The booming cruise industry in Middle East
Just last month, off the coast of Somalia - where pirates occasionally hijack cargo ships - passengers on the fancy, all-inclusive Seabourn Encore were enjoying martinis and opera around the pool when out of the darkness arrived a small motorboat. The crowd rushed to the side rail for a view.
Onto the cruise ship climbed several burly security guards with cases of ‘conventional weapons’, which would provide, as the captain explained, an added layer of protection for a potentially tricky passage.
“This is just like a James Bond movie,” said Dr Jack King, an orthodontist from Dayton, Ohio - and one of 548 passengers sailing on a three-week voyage from Rome to Dubai.
A week later, near Abu Dhabi, an alarm sounded, signalling the arrival of another boat. This time, it was stocked with 500g tins of Sterling Caviar for encore guests to enjoy in the warm surf of a private beach.
Cruising from the Mediterranean to the Persian Gulf brings a sense of intrigue - and often, a fair share of fivestar accoutrements. And more and more travellers are catching on.
A total of 87 cruise ships docked in Dubai in 2009, a number that nearly doubled to 157 during the 2016-2017 winter season. At last count, 18 companies were docking in the Middle East this winter, with five cruise lines doing a full season there; additional companies, including Carnival Corp’s P&O Cruises, are planning new itineraries to come online in 2019.
Here’s why: With Middle Eastern countries investing heavily in infrastructure, cruise lines now see the region as an attractive place to move their Europe fleets in the winter season, while travellers see the itineraries as an easy way to check off several bucket list attractions they may not previously have visited.
No worries needed
The Egyptian pyramids, the rose-hued ancient city of Petra in Jordan, the Middle East has many tourism calling cards, and cruising is an easy way to see several of them in one fell swoop. Longer voyages such as the Seabourn Encore’s include visits to the latter two, plus sailings through the Suez Canal and camel rides in Wadi Rum, the red desert in Jordan made famous by Lawrence of Arabia. Even on itineraries as short as a week, cruisers can catch a whiff of Old Arabia in Oman, where souq merchants peddle frankincense incense and perfume, and then experience the modern delights of Abu Dhabi and Dubai - including the gleaming new Louvre Abu Dhabi. The ancient fort in the sleek city of Bahrain and the millennia-old artifacts in the I M Pei-designed Museum of Islamic Art, in Doha, are excellent examples of how these itiner- aries provide compelling bridges between old and new. Combining these places on a land trip requires expert-level planning.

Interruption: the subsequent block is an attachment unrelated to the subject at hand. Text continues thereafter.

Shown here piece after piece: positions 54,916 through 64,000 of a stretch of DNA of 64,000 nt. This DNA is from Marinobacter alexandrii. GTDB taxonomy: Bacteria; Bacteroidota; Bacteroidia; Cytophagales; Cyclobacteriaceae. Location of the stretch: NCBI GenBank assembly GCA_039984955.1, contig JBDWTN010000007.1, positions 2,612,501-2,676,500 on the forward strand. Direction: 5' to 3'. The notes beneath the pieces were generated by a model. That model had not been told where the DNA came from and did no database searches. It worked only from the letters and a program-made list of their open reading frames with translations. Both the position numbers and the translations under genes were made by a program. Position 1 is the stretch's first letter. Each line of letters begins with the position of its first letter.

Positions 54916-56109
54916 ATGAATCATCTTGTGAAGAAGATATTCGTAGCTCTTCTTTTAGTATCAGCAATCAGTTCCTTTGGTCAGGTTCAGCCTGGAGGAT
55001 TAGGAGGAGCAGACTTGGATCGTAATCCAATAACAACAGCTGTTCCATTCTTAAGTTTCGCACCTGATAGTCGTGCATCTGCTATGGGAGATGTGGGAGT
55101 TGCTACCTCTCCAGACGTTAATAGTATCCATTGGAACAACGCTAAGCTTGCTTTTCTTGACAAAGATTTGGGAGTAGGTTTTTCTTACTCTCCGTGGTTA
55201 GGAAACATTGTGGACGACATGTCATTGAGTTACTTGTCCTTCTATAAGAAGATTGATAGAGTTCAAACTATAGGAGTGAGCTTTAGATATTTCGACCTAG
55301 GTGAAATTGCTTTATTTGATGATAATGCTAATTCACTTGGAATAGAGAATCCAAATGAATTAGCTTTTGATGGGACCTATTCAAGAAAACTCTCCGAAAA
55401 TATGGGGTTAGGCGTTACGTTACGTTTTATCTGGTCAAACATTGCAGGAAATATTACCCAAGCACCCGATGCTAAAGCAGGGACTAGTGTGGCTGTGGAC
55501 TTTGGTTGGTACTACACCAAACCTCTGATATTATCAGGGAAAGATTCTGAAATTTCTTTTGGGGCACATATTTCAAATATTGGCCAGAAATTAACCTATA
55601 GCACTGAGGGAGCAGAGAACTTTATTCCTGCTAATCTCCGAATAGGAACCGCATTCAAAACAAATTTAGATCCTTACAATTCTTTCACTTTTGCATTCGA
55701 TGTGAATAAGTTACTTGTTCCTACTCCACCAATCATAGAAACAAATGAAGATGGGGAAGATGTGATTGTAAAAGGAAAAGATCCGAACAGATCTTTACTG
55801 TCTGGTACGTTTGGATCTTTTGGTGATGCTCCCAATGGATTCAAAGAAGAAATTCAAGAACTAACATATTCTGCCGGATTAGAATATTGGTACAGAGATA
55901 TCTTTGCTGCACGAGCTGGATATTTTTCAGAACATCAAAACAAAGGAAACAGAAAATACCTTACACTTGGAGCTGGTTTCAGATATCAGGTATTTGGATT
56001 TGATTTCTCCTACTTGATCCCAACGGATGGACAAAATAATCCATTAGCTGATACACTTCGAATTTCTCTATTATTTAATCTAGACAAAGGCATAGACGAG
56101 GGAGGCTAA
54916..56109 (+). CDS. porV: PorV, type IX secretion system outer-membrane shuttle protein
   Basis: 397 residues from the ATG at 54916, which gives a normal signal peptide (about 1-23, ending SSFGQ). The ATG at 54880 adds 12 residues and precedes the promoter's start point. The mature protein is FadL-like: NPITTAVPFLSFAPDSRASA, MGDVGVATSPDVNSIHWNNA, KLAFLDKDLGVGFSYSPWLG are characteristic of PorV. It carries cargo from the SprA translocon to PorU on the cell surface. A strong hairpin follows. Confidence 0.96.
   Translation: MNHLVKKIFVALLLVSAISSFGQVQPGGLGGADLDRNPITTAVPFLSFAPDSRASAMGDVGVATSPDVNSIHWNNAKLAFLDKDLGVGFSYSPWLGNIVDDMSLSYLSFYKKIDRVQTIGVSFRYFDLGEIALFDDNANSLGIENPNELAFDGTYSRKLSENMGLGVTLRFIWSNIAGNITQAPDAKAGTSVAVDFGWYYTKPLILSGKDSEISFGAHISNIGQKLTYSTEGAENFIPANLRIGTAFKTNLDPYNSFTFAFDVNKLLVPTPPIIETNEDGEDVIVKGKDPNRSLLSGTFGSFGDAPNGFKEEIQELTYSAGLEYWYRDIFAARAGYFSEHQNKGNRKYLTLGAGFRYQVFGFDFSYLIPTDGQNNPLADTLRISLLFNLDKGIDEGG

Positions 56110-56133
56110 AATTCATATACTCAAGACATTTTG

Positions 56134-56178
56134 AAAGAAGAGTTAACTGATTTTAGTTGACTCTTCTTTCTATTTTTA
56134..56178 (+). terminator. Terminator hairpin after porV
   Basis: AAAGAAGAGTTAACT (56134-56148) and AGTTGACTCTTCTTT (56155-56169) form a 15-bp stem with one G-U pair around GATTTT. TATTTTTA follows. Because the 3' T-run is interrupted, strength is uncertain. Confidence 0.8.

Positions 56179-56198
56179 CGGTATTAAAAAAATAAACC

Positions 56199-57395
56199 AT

Dicey relationships between neighbouring governments mean you may get turned away from a border for having old stamps from a rival country in your passport; many prime attractions require the assistance of a guide and driver.
By ship, it’s foolproof. Visas are arranged by the cruise line and issued as you pull into port. And travellers worried about security will feel comforted by the constant presence of armed guards, both on and off shore, though you may not see them.
Better by sea
There are other benefits to luxury cruising in the Middle East. Open bars are easier to find on ships than on dry land. On the Encore, luxury shopping literally sails with you: If you didn't find what you wanted at the gold souq in Dubai, you could spring for a US$41,000 Brilliant Stars diamond-and-yellowsapphire necklace available on the ship.
Perhaps most important, shore excursions always come with local guides who can help break cultural barriers, whether you’re touring opulent mosques, exploring labyrinthine souks, or riding the world’s fastest roller coaster at Ferrari World Abu Dhabi.
They also help cruisers navigate language barriers and local dress codes. (Generally, tourists are advised just to dress modestly.)
“Absolutely I had some trepidation, and also a bit of an obsession of what we were supposed to wear,” said Vanessa Bechtel (38) who heads the Ventura County Community Foundation in Santa Barbara, California, and was travelling with her husband, Jim. “Maybe the biggest factor for me was would I dislike the culture, was I going to be in an area of the world where I would not feel comfortable.”
Vanessa said, “I think about all the things I was worried about! I read somewhere that women shouldn’t shake hands. I shook hands with so many people.”
The Seabourn Encore, one of several luxury ships spending time in the Middle East
Muscat is a popular stop on many Middle Eastern cruises
Setting the stage for a camel-riding excursion in Wadi Rum, Jordan
Dates bought at a local market